Wrap Your Infant Up Safely

    Baby Tips and Advice

    Never venture out into the weather, no matter the season, without suitable protection. What you need to know to get through each season is listed below.

    For The Duration Of The Winter

    If the infant is properly dressed for the cold (as we've already covered), the temperature isn't dangerously low, and the journey is kept short, then it's fine to take her outside in the winter. Even a colicky baby can benefit from a few minutes of exposure to natural light and air. Is one in search of cot blankets? Look no further. My Baby Nursery has you covered.

    Be careful out there in the chilly temperatures. Babies are more susceptible to hypothermia than adults because their neural systems are still maturing, they have very little subcutaneous fat, and they can't shiver to raise their core body temperature. Even if it's below freezing outdoors, you can take the infant out for brief periods as long as the wind chill is over 20 degrees Fahrenheit. Don't disappear for more than an interval of a few minutes.

    In The Early Summer

    Having a baby in the spring is a blessing. The winter chill has begun to melt away, and daylight hours are gradually increasing. With the weather being so nice, you and your older children can go for a stroll or visit the park.

    The beauty of a spring day may be deceiving. A day with sunny skies can suddenly turn cloudy and even rainy. In the spring, it's important to check the forecast before venturing out with the baby, and to bring along an umbrella for the stroller, some extra blankets, and a change of clothes just in case.

    At The Height Of Summer

    It's important to keep your infant covered and cool during the summer to avoid heat stroke and mosquito bites. If you must go outside when the temperature is above 80 degrees Fahrenheit, do so early in the morning or late in the afternoon on hot summer days.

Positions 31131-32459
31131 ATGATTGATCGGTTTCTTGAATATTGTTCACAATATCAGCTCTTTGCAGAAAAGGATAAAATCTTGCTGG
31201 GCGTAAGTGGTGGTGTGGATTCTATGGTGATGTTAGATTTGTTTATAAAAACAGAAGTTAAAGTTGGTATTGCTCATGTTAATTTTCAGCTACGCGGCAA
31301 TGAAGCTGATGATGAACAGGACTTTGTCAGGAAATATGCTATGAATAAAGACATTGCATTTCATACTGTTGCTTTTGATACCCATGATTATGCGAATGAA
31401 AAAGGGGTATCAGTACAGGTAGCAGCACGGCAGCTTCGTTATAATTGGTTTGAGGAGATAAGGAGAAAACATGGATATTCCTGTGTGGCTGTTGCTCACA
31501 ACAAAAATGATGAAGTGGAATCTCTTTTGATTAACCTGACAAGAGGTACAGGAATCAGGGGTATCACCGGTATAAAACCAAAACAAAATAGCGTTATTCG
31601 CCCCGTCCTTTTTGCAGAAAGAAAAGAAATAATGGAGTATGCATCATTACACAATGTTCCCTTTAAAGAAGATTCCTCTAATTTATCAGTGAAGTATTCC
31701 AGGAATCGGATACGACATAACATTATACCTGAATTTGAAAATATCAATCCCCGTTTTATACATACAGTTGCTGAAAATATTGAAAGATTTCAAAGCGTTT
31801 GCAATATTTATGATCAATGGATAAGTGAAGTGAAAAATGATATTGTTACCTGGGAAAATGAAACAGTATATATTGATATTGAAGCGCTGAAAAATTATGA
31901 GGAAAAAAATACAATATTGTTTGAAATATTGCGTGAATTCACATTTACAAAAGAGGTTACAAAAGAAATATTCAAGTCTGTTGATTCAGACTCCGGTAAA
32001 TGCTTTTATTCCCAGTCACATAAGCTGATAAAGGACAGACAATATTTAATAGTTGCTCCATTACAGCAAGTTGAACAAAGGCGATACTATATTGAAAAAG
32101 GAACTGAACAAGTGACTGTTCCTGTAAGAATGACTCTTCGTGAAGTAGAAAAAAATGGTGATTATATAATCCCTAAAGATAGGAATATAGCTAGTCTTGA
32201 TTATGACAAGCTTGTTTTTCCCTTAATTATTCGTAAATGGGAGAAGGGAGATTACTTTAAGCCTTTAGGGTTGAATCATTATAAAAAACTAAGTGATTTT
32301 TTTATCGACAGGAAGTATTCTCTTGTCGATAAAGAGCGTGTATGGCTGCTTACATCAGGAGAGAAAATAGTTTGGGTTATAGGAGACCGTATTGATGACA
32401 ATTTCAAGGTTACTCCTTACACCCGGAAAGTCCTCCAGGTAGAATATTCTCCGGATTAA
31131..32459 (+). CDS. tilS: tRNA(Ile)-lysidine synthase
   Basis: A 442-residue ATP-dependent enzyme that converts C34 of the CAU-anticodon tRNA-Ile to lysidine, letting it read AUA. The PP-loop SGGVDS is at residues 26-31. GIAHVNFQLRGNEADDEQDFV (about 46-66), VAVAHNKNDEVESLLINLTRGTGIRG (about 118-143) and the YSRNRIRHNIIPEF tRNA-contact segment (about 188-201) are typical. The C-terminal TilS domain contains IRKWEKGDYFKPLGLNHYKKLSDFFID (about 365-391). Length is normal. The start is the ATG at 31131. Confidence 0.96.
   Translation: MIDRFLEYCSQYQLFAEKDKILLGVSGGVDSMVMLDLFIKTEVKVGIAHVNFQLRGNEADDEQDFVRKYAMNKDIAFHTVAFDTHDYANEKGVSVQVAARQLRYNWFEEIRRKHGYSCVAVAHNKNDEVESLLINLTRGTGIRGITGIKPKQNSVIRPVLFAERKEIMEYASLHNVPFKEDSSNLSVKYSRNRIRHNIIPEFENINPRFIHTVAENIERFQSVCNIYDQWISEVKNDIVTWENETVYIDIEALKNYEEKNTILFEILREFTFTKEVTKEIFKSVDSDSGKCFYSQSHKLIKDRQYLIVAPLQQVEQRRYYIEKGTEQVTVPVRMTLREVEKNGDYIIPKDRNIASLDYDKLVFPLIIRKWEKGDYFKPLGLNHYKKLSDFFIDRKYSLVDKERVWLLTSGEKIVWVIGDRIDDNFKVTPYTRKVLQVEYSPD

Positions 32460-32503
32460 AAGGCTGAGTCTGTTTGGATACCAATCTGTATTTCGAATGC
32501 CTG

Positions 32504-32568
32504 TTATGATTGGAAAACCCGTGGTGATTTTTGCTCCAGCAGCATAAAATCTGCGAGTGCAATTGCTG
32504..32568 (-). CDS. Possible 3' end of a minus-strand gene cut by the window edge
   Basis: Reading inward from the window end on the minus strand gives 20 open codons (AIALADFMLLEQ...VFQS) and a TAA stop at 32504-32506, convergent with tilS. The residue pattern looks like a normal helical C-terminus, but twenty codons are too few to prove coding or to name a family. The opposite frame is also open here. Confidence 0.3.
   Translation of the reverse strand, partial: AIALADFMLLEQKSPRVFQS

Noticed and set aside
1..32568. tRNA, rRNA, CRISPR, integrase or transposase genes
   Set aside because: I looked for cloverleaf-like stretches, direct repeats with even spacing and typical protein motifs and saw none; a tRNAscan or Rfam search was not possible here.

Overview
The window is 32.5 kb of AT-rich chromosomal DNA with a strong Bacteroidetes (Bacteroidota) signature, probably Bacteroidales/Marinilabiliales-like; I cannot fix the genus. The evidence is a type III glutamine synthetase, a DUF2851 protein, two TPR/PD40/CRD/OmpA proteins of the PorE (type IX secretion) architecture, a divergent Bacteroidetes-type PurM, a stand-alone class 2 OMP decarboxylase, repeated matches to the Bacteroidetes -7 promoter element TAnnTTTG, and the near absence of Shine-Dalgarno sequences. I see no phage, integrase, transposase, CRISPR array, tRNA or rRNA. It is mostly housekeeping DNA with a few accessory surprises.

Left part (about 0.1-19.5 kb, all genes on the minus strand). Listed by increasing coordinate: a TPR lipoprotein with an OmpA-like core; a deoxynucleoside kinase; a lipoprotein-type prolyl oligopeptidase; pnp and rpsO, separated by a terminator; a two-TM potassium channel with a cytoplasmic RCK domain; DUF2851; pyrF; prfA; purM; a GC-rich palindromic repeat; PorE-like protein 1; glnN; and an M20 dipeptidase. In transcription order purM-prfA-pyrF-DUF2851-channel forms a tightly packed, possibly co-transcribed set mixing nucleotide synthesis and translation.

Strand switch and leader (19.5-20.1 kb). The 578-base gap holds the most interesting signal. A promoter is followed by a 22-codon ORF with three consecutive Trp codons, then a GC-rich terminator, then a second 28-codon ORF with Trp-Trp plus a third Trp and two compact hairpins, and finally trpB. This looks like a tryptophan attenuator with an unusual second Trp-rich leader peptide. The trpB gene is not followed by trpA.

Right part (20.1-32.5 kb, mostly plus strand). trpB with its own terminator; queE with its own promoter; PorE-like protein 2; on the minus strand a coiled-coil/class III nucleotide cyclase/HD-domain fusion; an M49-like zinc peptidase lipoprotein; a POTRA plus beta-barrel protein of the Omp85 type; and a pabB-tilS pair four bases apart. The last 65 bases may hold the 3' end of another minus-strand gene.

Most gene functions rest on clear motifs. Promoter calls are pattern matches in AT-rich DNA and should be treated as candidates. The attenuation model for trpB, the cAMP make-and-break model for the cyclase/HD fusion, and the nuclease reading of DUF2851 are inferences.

All of us, but especially newborn newborns, require the vitamin D that the sun delivers. But babies also have a higher risk of getting a sunburn. Keep your time in the sun to under 15 minutes, and always remember to protect yourself afterwards with a cover or sunscreen. How much sun exposure is healthy for your child depends on his or her unique health situation, so it's best to discuss this with a doctor.

    Keep the baby in the shade and give it a sun hat because sunscreen is never appropriate for infants younger than six months. When going for a stroll or to the park, make sure the infant isn't exposed to direct sunlight by using a stroller with a canopy. If you live in an area with lots of mosquitoes, you might want to keep your baby safe by covering their stroller or pack-n-play with a mesh net while they play in the backyard. Just make sure to keep the net away from your child's face.

    In The Later Part Of The Year, Or In The Fall,

    There are many positive aspects of having a baby in the fall, similar to those of spring. Temperatures are comfortable, and there are enough sunny days and vibrant foliage to take in. Even on mild autumn days, the weather might turn suddenly. Even in late autumn, when the sun is shining brightly, the temperature can feel like winter despite the fact that the mornings may be cool. Keep your newborn warm when going outside this fall by layering on additional blankets.